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Br J Ophthalmol doi:10.1136/bjo.2010.199844
  • PostScript
  • Letter

Endoscope assisted enhanced internal search for iatrogenic retinal breaks in 20-gauge macular surgery

  1. Khalid Al Sabti2
  1. 1Vitreo Retinal Unit, Al Bahar Eye Center, Kuwait
  2. 2Faculty of Medicine, Kuwait University, Kuwait
  1. Correspondence to Dr Seemant Raizada, Al Bahar Eye Center, Ibn Sina Hospital, P.O. Box: 25427, Safat 13115, Kuwait; seemantpolly{at}gmail.com
  • Accepted 5 December 2010
  • Published Online First 17 January 2011

We read with interest the article by Tan et al.1 We congratulate the authors for emphasising the need for meticulous examination of the peripheral retina to look for retinal breaks after pars plana vitrectomy (PPV). We would like to add some comments to augment this fine study.

  1. We did not completely understand what the authors mean by ‘intensified search strategy’ and ‘enhanced 360° internal search’. Are they proposing any new technique which is different from what is a common practice? It is a common practice to check for peripheral retinal breaks after PPV and we have been doing this in a similar fashion with the help of the Binocular Indirect Ophthalmol Microscope (BIOM) for the last 10 years. This is in fact a routine teaching in all surgical retina fellowship programmes.

  2. The authors reported a very high incidence of retinal breaks. Breaks were seen in 53 eyes (24.3%) out of 218 eyes. Thirty-eight eyes (17.4%) were sclerotomy-related breaks and 21 eyes (9.6%) had breaks elsewhere. We are not questioning the surgical technique, but we feel that there should be some explanation for such a high incidence of retinal breaks. It is possible that some of the retinal breaks were pre-existing breaks without signs of pigmentation, etc. The authors do admit that not all the cases were examined by indirect ophthalmoscope and sclera depression pre-operatively.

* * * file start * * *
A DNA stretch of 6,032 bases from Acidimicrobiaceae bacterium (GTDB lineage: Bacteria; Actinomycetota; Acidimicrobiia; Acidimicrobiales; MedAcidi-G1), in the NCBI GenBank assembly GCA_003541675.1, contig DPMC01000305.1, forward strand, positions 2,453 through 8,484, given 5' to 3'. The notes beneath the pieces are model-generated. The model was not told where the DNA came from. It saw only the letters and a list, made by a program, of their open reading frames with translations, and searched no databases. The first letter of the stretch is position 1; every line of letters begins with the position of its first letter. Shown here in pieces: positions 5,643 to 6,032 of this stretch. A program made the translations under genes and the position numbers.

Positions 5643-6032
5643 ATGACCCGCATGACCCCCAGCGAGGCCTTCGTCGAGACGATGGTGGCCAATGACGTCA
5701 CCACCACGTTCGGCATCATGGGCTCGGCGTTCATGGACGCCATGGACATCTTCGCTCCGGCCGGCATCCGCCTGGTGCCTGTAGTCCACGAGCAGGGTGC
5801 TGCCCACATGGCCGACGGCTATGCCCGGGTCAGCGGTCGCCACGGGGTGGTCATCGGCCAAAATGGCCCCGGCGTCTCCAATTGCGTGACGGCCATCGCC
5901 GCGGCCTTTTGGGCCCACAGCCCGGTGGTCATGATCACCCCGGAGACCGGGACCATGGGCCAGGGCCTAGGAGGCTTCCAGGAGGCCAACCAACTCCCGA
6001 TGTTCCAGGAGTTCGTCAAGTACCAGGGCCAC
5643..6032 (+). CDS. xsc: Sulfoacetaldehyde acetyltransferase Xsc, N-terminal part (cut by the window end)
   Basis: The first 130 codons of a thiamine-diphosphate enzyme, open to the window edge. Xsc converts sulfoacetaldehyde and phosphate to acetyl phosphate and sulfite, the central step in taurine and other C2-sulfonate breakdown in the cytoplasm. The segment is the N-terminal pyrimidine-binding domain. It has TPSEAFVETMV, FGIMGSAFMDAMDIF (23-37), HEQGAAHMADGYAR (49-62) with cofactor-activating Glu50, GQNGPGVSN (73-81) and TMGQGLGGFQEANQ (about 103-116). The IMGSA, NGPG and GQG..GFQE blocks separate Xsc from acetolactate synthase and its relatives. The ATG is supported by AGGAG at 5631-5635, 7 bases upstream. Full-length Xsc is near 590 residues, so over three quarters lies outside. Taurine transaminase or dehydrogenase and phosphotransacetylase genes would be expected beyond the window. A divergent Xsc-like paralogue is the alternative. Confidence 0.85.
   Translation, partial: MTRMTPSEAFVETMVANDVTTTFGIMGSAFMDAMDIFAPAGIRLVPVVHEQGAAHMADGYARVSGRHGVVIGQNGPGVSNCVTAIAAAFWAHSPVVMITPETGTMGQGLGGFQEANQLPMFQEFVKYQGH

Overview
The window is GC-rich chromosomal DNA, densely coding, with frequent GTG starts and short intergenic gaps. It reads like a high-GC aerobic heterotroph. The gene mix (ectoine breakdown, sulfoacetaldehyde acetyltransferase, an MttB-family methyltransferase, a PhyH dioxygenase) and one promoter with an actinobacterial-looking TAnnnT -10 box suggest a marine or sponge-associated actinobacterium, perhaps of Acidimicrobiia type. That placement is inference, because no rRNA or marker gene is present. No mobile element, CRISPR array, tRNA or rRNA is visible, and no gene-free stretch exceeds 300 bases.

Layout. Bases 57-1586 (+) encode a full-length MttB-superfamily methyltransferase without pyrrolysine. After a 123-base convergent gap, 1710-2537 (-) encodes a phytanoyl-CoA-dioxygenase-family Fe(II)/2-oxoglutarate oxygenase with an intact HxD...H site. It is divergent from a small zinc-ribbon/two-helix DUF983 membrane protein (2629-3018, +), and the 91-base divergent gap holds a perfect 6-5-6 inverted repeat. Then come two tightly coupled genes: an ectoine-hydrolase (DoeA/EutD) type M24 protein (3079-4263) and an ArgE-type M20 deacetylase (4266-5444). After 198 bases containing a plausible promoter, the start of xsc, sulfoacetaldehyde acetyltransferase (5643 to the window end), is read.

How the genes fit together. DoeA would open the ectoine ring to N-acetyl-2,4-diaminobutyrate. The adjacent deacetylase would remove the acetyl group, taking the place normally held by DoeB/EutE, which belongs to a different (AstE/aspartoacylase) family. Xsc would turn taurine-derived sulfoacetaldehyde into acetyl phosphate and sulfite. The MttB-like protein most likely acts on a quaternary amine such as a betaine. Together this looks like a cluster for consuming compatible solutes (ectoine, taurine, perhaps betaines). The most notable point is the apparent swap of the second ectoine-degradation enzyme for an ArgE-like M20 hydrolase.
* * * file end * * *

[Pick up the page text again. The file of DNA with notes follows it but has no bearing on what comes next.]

3. In many cases, after PPV it is difficult to examine the retinal periphery with BIOM as recommended by the authors. Peripheral view, at the end of surgery, is difficult in these cases due to cataract, posterior capsular opacification or corneal haze. In these situations, an ocular endoscope is a very valuable instrument. We have been using this endoscope for vitreoretinal surgery and have demonstrated its effectiveness in examining sclerotomy-related complications (eg, vitreous traction, retinal pull, retinal break). An endoscope enables a surgeon to view and simultaneously laser the break.2 One of the authors of the article,1 Dr de Smet, is a well-known proponent of the ocular endoscope.3 We are sure he would also agree that any intensified search strategy or enhanced 360° internal search for peripheral breaks would be augmented by the use of an ophthalmic endoscope.

Footnotes

  • Competing interests None to declare.

  • Provenance and peer review Not commissioned; not externally peer reviewed.

References

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